DNS attacks frequently start with a user downloading malware as part of a phishing attack (the 2022 Global DNS Threat Report indicates that organizations reported phishing—51%, and malware—41%, as the top two DNS-based attacks, with 43% reporting they were victims of ransomware). As DNS is considered a “noisy” protocol, systems not using tools set up to analyze or inspect DNS traffic for suspicious queries can find it difficult to distinguish the difference between the normal and malicious host queries in their flow of DNS traffic.  

The 2022 Global DNS Threat Report suggests that organizations could reduce the effects of DNS attacks on their systems by using automation as part of their DNS solutions. XDR solutions, such as the one that CISO Global offers, is an automated tool that monitors high volumes of network traffic, detects known patterns of malicious activity or unusual domain requests, and identifies and blocks suspicious DNS traffic, effectively preventing a range of DNS-based attacks, as described below.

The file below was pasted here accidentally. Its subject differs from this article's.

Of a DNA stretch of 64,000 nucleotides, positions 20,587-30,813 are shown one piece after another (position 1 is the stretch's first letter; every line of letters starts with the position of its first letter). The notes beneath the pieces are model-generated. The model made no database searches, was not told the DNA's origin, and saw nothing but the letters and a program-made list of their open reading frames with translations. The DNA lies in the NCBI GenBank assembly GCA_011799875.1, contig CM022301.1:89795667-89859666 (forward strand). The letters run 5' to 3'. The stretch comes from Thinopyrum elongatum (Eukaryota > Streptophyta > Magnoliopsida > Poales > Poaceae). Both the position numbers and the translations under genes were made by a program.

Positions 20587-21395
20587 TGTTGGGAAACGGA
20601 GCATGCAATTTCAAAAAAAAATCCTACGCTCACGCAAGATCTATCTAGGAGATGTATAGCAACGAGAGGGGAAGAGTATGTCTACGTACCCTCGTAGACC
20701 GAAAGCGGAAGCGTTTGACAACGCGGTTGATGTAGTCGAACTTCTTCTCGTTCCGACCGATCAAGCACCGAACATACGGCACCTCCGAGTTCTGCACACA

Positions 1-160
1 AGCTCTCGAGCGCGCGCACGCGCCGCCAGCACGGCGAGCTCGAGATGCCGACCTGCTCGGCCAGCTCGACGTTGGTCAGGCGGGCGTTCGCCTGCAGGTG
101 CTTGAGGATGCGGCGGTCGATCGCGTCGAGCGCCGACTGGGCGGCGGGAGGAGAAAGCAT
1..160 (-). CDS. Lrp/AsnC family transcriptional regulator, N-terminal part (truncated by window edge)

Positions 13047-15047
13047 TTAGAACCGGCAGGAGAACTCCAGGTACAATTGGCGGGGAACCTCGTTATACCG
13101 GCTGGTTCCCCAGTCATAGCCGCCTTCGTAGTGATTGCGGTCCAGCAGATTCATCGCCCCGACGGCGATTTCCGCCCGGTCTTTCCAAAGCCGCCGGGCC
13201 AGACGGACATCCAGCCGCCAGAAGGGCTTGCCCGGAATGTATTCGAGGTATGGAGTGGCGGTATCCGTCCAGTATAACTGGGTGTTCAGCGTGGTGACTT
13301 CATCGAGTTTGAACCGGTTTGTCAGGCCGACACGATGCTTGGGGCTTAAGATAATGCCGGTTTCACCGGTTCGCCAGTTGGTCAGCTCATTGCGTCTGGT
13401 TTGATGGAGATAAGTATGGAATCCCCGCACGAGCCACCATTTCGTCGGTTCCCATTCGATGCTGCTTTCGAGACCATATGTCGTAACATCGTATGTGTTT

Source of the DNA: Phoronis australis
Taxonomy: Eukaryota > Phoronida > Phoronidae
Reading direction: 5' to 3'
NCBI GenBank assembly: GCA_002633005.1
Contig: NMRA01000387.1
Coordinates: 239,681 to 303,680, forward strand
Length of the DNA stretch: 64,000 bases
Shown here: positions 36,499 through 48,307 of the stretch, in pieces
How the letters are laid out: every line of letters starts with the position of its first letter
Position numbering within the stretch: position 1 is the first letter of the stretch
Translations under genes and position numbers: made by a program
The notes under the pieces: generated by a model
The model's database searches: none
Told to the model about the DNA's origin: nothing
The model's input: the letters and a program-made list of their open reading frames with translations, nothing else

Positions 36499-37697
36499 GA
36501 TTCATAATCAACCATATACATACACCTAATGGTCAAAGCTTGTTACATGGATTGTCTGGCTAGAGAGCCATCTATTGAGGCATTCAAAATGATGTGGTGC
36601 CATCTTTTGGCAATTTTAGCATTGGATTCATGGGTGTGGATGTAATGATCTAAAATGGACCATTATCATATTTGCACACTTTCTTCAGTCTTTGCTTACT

Domain squatting: Common in phishing attacks, malware plants, and other fraudulent schemes, domain squatting refers to registering a fake domain name—, with a zero—that is similar to a legitimate one—, with the letter <o>—to lure users into visiting the false website and clicking on malicious links. XDR solutions can help prevent these attempts by monitoring DNS traffic for similar-looking domains, identifying the fake ones, and then blocking access to them.